Anita McNaught, a correspondent for the Fox News Channel, agreed. "The
violence itself is not the story anymore," she said. She counted eight
reports she had filed since arriving in Baghdad six weeks ago, noting that
cable news channels like Fox News and CNN have considerably more time to
fill with news than the networks. CNN and Fox each have two fulltime
correspondents in Iraq.

Richard Engel, the chief foreign correspondent for NBC News, who splits his
time between Iraq and other countries, said he found his producers "very
receptive to stories about Iraq." He and other journalists noted that the
heated presidential primary campaign put other news stories on the back
burner earlier this year.

Ms. Logan said she begged for months to be embedded with a group of Navy
Seals, and when she came back with the story, a CBS producer said to her,
"One guy in uniform looks like any other guy in a uniform." In the follow-up
phone interview, Ms. Logan said the producer no longer worked at CBS. And in
both interviews, she emphasized that many journalists at CBS News are
pushing for war coverage, specifically citing Jeff Fager, the executive
producer of "60 Minutes." CBS News won a Peabody Award last week for a "60
Minutes" report about a Marine charged in the killings at Haditha.

On "The Daily Show," Ms. Logan echoed the comments of other journalists when
she said that many Americans seem uninterested in the wars now. Mr. McCarthy
said that when he is in the United States, bringing up Baghdad at a dinner
party "is like a conversation killer."

Coverage of the war in Afghanistan has increased slightly this year, with 46
minutes of total coverage year-to-date compared with 83 minutes for all of
2007. NBC has spent 25 minutes covering Afghanistan, partly because the
anchor Brian Williams visited the country earlier in the month. Through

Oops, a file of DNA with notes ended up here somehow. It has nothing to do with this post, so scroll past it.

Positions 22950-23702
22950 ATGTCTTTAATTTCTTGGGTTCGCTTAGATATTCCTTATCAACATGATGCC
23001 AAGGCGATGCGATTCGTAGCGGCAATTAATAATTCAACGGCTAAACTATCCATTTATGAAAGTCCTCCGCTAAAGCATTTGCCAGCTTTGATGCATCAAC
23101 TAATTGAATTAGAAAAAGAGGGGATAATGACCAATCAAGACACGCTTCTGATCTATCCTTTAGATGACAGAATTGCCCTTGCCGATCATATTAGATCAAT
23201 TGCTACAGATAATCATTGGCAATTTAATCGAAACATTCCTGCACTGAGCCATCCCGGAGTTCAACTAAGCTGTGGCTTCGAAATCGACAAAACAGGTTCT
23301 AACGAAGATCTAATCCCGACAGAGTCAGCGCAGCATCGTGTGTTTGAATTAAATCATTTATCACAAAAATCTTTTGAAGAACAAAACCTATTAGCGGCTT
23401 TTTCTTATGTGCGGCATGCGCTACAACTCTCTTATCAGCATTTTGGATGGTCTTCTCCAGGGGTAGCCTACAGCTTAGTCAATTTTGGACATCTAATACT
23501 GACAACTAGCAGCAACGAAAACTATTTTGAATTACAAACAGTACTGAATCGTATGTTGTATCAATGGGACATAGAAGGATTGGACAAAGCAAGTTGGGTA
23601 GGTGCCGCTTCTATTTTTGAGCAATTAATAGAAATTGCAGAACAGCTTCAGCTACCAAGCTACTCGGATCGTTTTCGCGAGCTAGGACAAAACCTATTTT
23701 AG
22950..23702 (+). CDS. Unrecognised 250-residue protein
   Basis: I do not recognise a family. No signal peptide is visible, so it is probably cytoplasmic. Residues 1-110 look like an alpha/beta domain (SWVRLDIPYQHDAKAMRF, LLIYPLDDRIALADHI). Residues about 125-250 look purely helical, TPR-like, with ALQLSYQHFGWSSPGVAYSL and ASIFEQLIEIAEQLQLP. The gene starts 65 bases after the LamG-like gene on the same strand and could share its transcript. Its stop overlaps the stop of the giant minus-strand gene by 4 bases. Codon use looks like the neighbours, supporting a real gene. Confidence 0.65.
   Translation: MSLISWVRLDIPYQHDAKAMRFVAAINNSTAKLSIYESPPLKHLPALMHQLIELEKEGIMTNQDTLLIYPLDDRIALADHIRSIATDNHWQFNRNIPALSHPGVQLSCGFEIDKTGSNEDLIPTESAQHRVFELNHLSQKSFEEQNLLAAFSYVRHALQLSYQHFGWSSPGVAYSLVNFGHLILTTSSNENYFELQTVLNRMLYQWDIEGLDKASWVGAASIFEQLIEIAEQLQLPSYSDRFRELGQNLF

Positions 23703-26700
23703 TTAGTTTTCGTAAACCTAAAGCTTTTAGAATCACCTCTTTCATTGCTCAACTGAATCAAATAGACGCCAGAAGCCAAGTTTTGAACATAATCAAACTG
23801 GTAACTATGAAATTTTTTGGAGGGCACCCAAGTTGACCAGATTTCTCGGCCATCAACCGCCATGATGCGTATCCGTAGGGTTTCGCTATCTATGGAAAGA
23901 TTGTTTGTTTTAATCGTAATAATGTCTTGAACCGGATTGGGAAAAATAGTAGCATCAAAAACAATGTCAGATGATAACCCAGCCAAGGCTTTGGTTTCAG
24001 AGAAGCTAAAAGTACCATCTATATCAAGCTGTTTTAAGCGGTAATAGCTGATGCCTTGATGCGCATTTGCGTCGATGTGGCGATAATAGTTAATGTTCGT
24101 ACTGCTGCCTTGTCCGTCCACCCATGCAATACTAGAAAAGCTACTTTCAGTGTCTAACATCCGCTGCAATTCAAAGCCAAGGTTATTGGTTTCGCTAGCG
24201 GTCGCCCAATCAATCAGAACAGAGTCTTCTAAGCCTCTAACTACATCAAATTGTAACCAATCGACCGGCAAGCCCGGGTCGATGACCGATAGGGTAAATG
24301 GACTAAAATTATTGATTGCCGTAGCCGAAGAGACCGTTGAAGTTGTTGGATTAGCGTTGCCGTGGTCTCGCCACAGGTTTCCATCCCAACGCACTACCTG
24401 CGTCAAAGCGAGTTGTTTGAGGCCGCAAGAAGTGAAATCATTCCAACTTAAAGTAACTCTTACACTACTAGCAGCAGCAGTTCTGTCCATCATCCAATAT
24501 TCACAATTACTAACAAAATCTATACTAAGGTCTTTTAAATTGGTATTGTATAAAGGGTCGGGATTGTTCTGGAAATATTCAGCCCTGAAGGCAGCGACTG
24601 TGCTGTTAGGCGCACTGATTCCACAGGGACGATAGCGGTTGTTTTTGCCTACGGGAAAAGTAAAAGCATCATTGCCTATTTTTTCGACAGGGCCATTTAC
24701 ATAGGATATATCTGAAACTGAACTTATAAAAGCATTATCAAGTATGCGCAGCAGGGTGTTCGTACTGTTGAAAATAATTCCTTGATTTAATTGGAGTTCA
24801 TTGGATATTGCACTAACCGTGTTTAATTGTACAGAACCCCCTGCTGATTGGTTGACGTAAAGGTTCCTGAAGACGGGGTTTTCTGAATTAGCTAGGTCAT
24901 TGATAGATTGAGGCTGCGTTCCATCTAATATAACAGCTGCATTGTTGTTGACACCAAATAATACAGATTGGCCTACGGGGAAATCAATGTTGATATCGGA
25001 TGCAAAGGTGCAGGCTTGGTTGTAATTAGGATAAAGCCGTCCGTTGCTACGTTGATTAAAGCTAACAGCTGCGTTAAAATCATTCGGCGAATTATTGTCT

Wednesday, when an ABC correspondent was in the middle of a prolonged visit
to the country, ABC had spent 13 minutes covering Afghanistan. CBS has spent
eight minutes covering Afghanistan so far this year.

Both Ms. Logan and Mr. McCarthy noted that more coalition soldiers were
killed in Afghanistan in May than in Iraq. No American television network
has a full-time correspondent in Afghanistan, although CNN recently said it
would open a bureau in Kabul.

"It's terrible," Ms. Logan said in the telephone interview. She called it a
financial decision. "We can't afford to maintain operations in Iraq and
Afghanistan at the same time," she said. "It's so expensive and the security
risks are so great that it's prohibitive."

Mr. Friedman said coverage of Iraq is enormously expensive, mostly due to
the security risks. He said meetings with other television networks about
sharing the costs of coverage have faltered for logistical reasons.

Journalists at all three American television networks with evening newscasts
expressed worries that their news organizations would withdraw from the
Iraqi capital after the November presidential election. They spoke only on
the condition of anonymity in order to avoid offending their employers.